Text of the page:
Commons Transition Plan

City, Country

Ghent, Belgium


In 2017, the City of Ghent commissioned and financed a Commons Transition Plan (Bauwens and Onzia, 2017). The main aim was to document the emergence and growth of the commons in the city and to identify strategies and policies in support to the empowerment of such initiatives. The study included the mapping of 500 commons-oriented initiatives in Ghent; 80 interviews with commoners; 70 questionnaires; and 9 open workshops divided per theme (e.g. food as a commons, transportation as a commons etc).

Initiative's relationship to REFLOW

  • Co-creation design & framework

  • Collaborative governance & urban strategies

  • Pilot framework

  • Capacity building


City level

Period of implementation

2017 (plan development)

Core vision

The City of Ghent has long invested in enhancing participation and co-creation. During the past few years, the municipality has been constantly re-examining its own role vis-à-vis the fast growing number of commons-based initiatives across the city, investigating new ways of supporting and funding. The key question underpinning the study was how to develop a mix of political, relational and regulatory framework for the local government and its citizens, so as to facilitate the further development of the commons in the city. The study well documented the existence of plenty of commons initiatives in all sectors of human provisioning, in turn evidencing the presence of forms of ‘do-ocracy’ based on both individual and collective contribution. However, the study also highlighted a number of barriers, including the high fragmentation of the initiatives, hindering regulation, membership dynamics often ‘closed’, general perception of the initiatives as mainly directed towards vulnerable categories and not as general productive resources (Bauwens and Onzia 2017).

Implementation and governance

Ghent is a dynamic city that, over time, has been able to create a vibrant political and administrative culture that engages many city officials at different levels. A network of facilitators, connectors and street workers is actively engaged at micro-levels, playing a fundamental role in terms of creation of social tissues, as well as a broader atmosphere that is conducive to civic autonomy. Indeed, this atmosphere has been crucial to the emergence and growth of the commons in the city. Moreover, the city is active in the support to bottom-up initiatives for the temporary use of vacant land and buildings, pioneering a specific policy on this and also coordinating a pan-European network of cities in the context of the recent Refill project.

Acknowledging this positive and vibrant atmosphere, the Commons Transition Plan focuses on the kind of institutional innovations needed to further develop and support the urban commons in the city. It proposes public-social or public-partnership based processes and protocols to streamline cooperation between the city and the commoners across different sectors. The Plan proposes a concept of the local government understood as ‘partner city’ which acts as a facilitator and convener of commons projects, while setting in place and maintaining an enabling regulatory framework.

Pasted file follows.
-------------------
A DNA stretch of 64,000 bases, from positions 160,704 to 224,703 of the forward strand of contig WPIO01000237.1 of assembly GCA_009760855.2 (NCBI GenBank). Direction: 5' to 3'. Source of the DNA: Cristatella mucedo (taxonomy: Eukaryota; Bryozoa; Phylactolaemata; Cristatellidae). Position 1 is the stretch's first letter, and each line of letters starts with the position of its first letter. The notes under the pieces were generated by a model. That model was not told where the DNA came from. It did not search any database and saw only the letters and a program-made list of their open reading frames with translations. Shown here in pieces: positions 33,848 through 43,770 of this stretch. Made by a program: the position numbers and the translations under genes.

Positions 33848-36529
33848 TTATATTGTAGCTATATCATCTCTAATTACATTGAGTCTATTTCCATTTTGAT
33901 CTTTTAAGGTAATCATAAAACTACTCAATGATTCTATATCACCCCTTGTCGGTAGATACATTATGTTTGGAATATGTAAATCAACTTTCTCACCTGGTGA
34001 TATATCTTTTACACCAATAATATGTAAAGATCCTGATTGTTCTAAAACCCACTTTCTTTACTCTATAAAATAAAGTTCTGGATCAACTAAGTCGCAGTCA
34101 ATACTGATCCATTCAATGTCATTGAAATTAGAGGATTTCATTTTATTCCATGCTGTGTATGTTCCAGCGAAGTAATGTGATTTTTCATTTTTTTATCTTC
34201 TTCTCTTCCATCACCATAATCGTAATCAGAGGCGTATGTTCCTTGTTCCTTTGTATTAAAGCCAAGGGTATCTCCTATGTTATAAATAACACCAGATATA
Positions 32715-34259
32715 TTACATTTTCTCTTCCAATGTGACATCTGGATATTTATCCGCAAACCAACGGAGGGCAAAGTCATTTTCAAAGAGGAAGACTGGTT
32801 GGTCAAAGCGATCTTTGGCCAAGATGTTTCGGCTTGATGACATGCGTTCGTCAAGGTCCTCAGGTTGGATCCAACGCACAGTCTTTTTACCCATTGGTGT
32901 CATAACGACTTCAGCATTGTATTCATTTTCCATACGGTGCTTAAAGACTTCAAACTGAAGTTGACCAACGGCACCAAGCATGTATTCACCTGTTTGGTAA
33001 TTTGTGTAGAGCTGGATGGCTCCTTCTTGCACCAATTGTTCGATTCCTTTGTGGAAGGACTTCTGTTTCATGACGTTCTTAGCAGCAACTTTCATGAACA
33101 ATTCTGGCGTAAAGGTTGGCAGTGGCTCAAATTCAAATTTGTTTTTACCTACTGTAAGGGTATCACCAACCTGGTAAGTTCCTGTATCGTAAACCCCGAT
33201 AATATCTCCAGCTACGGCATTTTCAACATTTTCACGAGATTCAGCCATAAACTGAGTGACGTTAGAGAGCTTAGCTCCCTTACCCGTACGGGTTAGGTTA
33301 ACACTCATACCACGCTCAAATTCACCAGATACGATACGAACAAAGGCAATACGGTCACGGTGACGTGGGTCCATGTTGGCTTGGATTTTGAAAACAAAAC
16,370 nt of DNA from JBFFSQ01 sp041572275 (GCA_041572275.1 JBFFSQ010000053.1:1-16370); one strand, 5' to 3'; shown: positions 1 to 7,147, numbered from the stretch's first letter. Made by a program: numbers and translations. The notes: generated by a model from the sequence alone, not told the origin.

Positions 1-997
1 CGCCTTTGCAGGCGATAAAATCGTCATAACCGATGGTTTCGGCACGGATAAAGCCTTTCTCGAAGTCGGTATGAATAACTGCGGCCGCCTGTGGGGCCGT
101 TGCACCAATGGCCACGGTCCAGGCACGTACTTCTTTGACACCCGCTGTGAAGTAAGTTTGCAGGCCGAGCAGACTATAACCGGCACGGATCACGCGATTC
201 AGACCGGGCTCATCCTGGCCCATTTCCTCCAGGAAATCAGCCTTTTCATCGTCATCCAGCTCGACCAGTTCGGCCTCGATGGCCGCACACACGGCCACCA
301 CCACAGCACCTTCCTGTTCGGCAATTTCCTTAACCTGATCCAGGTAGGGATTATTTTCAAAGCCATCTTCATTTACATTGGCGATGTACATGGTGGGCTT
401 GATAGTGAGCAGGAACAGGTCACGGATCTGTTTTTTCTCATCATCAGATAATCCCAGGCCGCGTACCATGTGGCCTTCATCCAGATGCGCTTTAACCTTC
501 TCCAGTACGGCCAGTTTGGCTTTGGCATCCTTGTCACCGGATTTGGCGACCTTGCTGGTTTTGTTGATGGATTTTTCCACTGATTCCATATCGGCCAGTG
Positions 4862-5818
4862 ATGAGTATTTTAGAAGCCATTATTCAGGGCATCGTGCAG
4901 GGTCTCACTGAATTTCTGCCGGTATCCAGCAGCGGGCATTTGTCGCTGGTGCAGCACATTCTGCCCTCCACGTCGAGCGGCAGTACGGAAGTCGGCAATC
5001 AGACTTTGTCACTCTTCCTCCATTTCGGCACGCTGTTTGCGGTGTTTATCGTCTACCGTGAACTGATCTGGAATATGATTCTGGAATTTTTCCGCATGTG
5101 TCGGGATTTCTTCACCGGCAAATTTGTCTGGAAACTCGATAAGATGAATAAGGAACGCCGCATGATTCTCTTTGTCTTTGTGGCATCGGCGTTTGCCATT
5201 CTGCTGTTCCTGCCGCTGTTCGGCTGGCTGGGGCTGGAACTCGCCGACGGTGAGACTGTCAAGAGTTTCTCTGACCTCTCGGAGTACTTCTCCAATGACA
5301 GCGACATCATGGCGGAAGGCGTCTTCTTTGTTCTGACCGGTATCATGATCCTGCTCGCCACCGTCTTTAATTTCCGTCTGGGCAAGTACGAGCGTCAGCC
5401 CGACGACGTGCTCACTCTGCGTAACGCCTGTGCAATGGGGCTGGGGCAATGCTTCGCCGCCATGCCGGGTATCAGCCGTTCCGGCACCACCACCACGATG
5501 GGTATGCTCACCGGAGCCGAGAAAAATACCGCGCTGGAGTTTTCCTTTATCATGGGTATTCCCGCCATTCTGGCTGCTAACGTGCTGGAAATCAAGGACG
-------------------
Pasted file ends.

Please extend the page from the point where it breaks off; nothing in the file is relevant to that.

Among the various proposals, the plan suggests the creation of a City Lab that prepares a ‘Commons Accord’ between the city and the commons initiative. Based on this contract, the city sets-up specific support alliances which combine the commoners and civil society organisations, the city itself, and the generative private sector, in order to organize support flows. Furthermore, the plan is also proposing the establishment of a cross-sector institutional infrastructure for commons policy-making and support, divided in ‘transition arenas’ (i.e. food as commons, energy as commons, etc).

Source: Bauwens and Onzia, 2017

Key to the Plan is the implementation of polycentric governance arrangements which enable the creation of support coalitions between local authorities, commoners, civil society organizations, businesses and knowledge institutions.

Source: Bauwens and Onzia, 2017

Results, impacts and learnings

Although the Plan has been raising wide interest at international level, it has not been applied locally. Indeed, its application appeared challenging from the very beginning, requiring a massive shift in mentality, shared intents towards a courageous, yet unexplored path, not to mention the reorganization of the city administration towards more flexible, adaptable and distributed forms of governance. While Ghent is indeed a frontrunner city in terms of citizens’ engagement, participation and collaborative governance, the full realization of the Plan probably required a political mobilization which was hard to be achieved. Nevertheless, the Plan offers valuable insights on how similar issues could be addressed in other cities; it has inspired other cities to follow on similar paths, such as in the case of Sydney with its Commons Transition Plan approved in 2019.


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